December 6, 2017 nº 1,928 - Vol. 14

"A song without music is a lot like H2 without the O."

Ira Gershwin

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  • Top News

Tax plan crowns a big winner: Trump's industry

After a frenzy of congressional action to rewrite the tax code, salesclerks and chief executives are calculating their gains. Business was treated with the everyone's-a-winner approach that ensures no summer camper goes home without a trophy. Some got special prizes. Cruise lines, craft beer and wine producers (even foreign ones), car dealers, private equity, and oil and gas pipeline managers did particularly well. And perhaps the biggest winner is the industry where President Trump and his son-in-law, Jared Kushner, made their millions: commercial real estate. House and Senate Republicans, in their divergent bills, both offered steeply reduced rates to corporate giants, partnerships and family-owned firms across the board. But when it came time to eliminate special breaks or impose tighter standards, real estate was generally excused from the room. Most businesses were hit with new limits on deductions for interest payments, but not real estate. Most industries lost the ability to defer taxes on the exchange of similar kinds of property, but not real estate. Domestic manufacturers and pharmaceutical companies lost some industry-specific breaks, like the tax credit for so-called orphan drugs, in exchange for lower rates. The real estate industry ended up with an even more generous depreciation timetable, allowing owners to shelter more income. And in a break from previous practice, rental and mortgage-interest income qualifies for a lower tax rate, the kind of special treatment traditionally reserved for long-term capital gains and certain qualified dividends. Writers of the congressional bills promised that their overhaul would simplify the tax code, but the intricacies of the changes create countless opportunities for gamesmanship. Suddenly, there are a dozen different tax rates that apply to different businesses, in different industries, and to different investments. That means opportunities to come out ahead by making deals between these different groups or structuring businesses to take advantage of various provisions. That could lead to a flurry of restructuring and asset shifting that has no purpose other than lowering the tax rate. One business might borrow money to invest in another, or buy equipment and treat it as an expense and then lease it to another company. Ideally, the tax code is meant to encourage businesses to make sound economic decisions, and forgo activities whose sole purpose is to avoid taxes. But the proliferation of different business rates rewards loophole hunting and earnings shifting. The speed with which they're doing this creates a level of ambiguity that will keep tax lawyers and tax professionals busy for 20 years. For some industries, such accounting acrobatics may not be necessary. A Senate provision that is being marketed as an aid to small craft breweries would save money even for the largest beer, wine and liquor producers, whether they are in the United States or abroad. Foreign cruise lines that operate in the United States got a last-minute reprieve from a new tax that was in an earlier version of the Senate bill. Whistle-blowers and their attorneys are happy about a provision specifying that they can collect rewards based on criminal fines. Car dealers escaped the cap on interest deductions that apply to most other businesses. Private equity firms were not able to sidestep that cap, but they held on to most of the carried-interest benefit that allows private equity managers, hedge fund managers and real estate investors to pay a lower rate on much of their income. Firms will have to hold an asset for three years instead of one, but the average hold time is already more than five years. The energy industry also did well. Coal and natural gas would potentially benefit from provisions that undercut their renewable-energy competitors. In a reversal of more than four decades of national policy, the Senate bill would open a pristine 1.5-million-acre expanse of the Arctic National Wildlife Refuge to oil and gas exploration. And at the last minute, the Senate bill gave master limited partnerships, which mainly finance pipelines, the same special tax treatment that REITs have: a lower rate on the income they generate. (Click here)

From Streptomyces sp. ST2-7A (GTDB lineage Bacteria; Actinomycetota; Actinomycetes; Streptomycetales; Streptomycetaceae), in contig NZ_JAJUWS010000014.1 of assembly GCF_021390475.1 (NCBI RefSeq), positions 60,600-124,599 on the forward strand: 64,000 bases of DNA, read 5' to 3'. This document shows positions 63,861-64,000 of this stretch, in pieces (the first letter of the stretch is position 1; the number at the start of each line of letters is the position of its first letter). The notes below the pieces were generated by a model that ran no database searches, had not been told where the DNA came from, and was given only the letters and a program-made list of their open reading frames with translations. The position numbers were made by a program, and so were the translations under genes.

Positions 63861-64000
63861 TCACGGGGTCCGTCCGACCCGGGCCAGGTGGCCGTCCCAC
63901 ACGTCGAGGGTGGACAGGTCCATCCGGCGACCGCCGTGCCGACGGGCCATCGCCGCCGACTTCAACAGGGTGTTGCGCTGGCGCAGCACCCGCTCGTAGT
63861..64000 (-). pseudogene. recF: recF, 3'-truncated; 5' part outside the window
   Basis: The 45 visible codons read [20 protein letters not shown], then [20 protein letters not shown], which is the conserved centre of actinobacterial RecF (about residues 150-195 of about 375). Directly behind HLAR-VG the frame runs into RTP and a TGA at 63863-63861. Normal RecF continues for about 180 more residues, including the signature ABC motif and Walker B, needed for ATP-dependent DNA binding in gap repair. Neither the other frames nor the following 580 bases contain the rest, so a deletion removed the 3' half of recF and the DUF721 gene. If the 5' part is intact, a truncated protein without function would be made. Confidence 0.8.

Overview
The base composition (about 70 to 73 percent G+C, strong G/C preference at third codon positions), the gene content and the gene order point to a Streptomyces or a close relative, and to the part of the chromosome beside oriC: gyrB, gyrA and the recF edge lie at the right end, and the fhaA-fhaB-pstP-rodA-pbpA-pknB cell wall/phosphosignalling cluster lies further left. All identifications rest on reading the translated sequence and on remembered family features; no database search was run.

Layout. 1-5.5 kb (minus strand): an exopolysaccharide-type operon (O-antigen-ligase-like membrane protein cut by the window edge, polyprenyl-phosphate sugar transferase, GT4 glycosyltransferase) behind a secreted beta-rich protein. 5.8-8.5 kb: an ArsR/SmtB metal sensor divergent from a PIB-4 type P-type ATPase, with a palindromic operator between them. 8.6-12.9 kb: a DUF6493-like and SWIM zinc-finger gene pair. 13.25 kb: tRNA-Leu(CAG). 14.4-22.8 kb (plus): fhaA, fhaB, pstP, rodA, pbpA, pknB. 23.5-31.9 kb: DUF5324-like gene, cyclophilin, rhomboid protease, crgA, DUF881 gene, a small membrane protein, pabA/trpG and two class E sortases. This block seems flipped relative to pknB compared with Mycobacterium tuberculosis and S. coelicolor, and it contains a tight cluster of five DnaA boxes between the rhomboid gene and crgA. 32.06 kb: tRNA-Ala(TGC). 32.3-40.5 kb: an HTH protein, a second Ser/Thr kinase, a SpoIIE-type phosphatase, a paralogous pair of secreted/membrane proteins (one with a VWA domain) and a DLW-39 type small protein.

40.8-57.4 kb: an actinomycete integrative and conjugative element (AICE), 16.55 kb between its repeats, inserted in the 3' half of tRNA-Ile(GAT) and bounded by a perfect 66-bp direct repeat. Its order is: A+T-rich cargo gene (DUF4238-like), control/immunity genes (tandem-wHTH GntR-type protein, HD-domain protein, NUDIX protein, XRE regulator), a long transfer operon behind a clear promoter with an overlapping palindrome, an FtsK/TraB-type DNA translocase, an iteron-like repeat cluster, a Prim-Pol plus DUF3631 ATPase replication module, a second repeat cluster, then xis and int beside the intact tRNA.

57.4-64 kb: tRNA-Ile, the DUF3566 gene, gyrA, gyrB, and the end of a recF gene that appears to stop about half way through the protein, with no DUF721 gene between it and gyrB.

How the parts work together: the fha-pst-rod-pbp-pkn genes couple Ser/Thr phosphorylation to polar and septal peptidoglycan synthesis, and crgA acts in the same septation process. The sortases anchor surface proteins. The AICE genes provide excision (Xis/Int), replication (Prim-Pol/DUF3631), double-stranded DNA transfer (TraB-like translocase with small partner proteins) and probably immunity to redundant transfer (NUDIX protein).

Supreme Court allows enforcement of revised travel ban

The US Supreme Court on Monday allowed enforcement of the Trump administration's revised travel ban pending further court proceedings. (Click here)

The 1995 law behind president Trump's plan to move the US embassy in Israel to Jerusalem